Working with the NoMAD and ORIC translations
Mon. 28. Jan 2019 11:28
The translations of the NoMAD and ORIC questionnaires are two of ImpleMentAll’s most significant outcomes so far. They were published here on the website a few months ago, but have you wondered how and why these translations were made? Well, you are about to learn!
First of all, the NoMAD and ORIC questionnaires are the primary outcome measures for the IMA study, and it is important that the staff working at the IMA sites in the different countries is able to complete them. As some of the staff may not be sufficiently fluent in English to accurately answer the questions in the surveys, the two questionnaires were translated into the seven languages that the IMA trial sites speak besides English.
If taking on a broader perspective, surveys are tools for producing knowledge and NoMAD and ORIC are merely examples of this. By making a questionnaire available in various languages, the researchers greatly extend the scope of utility for the questionnaire as not all participants in a study speak the original language that a survey was developed in. Furthermore, translating the questionnaire enables comparative research across several countries, as the utility of the questionnaire is no longer limited to native or fluent speakers of the original language.
In regards to NoMAD, the researchers behind the Normalisation Process Theory website (NPT) have received enquiries from other researchers from around the world about gaining access to the questionnaire in their native language. Now, through IMA, these enquiries can be answered positively and the researchers can be provided with a translated version. Actually, the researchers have already shared the French and Dutch translations upon requests.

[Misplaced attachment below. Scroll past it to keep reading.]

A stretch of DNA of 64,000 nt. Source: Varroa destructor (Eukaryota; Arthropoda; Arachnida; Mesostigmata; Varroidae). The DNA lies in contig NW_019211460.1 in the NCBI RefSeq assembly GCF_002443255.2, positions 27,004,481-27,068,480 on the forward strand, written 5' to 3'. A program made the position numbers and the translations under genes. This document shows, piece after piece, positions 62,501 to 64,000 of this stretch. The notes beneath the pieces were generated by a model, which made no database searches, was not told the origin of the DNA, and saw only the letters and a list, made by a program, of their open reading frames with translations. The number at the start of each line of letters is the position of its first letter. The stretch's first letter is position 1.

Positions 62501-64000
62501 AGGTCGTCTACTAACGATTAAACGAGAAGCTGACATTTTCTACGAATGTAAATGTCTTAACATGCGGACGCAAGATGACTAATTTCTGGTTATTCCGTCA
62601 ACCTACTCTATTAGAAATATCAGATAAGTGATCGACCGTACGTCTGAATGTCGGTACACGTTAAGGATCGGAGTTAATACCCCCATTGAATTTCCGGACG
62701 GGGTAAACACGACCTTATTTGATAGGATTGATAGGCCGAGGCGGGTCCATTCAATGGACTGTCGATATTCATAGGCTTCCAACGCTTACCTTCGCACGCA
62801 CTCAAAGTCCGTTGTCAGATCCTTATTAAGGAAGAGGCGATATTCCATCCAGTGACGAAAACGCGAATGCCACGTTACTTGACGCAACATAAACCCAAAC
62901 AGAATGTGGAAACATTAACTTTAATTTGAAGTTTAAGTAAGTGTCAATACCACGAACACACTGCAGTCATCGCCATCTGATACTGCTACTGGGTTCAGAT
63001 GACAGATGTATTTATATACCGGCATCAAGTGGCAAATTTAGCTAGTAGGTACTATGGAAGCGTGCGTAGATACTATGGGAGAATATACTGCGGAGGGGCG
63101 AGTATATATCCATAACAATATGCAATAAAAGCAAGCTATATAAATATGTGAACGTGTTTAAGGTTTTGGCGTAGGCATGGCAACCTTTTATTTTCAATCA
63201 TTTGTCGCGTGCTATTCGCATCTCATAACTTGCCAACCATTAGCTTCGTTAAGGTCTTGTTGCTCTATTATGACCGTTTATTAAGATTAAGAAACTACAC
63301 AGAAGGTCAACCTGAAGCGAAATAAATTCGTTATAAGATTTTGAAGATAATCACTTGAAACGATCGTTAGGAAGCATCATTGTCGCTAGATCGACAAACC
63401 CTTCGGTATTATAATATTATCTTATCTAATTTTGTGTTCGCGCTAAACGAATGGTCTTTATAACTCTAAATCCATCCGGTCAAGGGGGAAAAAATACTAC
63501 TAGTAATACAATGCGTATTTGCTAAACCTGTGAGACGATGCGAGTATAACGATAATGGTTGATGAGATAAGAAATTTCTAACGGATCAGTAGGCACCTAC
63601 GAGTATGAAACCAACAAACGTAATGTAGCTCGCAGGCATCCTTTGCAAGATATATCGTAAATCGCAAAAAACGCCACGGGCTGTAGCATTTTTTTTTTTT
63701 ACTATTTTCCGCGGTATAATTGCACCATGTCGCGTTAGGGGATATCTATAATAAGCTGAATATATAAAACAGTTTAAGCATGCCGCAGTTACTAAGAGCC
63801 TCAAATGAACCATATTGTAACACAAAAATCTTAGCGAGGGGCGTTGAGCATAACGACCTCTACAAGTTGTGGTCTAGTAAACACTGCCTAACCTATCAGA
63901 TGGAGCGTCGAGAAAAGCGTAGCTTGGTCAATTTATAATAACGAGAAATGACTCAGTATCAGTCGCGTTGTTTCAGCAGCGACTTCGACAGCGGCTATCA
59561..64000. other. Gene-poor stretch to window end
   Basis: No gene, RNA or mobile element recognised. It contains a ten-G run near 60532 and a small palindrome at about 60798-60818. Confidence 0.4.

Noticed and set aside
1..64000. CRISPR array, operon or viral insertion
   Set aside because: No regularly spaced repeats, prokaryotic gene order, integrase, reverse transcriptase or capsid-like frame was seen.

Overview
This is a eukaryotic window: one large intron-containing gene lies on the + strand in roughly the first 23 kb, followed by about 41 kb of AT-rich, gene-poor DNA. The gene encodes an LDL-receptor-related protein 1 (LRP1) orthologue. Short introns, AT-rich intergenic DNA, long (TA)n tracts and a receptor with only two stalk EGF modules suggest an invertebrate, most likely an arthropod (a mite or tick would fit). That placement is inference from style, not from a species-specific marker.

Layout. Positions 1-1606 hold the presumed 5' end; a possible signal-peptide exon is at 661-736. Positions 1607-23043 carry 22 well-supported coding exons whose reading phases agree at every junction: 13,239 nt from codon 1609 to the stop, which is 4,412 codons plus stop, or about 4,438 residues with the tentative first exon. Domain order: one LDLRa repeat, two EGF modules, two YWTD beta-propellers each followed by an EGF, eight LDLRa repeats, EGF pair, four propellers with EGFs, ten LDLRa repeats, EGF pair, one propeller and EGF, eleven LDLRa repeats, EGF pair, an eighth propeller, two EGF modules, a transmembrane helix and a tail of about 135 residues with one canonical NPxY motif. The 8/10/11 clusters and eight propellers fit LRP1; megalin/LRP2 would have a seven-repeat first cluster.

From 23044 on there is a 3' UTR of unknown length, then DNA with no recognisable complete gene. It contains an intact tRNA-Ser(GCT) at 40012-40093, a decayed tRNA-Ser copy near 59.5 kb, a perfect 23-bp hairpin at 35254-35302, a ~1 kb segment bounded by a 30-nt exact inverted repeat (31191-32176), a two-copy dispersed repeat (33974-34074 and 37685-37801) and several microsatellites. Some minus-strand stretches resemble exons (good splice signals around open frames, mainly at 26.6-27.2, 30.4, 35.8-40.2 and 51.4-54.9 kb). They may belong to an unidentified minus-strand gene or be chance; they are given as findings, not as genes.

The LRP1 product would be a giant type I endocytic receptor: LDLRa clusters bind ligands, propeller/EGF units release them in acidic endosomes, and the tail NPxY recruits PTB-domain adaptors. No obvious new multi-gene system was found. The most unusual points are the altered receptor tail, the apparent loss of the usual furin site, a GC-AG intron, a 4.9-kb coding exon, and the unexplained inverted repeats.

Turning to the process of translating the NoMAD and ORIC questionnaires, a small team consisting of Leah Buhrmann and Christiaan Vis, with input from Tracy Finch, worked with partners in each trial site using a standard translation process. From each trial site, two native speakers with high proficiencies in English translated the survey items into the native language of that site. Next, a third translator, who was an English native speaker and had a high proficiency in the language of the trial site, created a ‘back-translation’ where s/he translated the questionnaire back to English. Then, the two English versions were compared and any variations were analysed to make sure that the translation kept the intended meaning of the items. Sometimes, the process was repeated until a satisfactory result was reached.
Thus, the seven translations made within the framework of IMA are expected to bring great value to the project as well as to the implementation society in general. If you have any questions about the translation process, please write them below!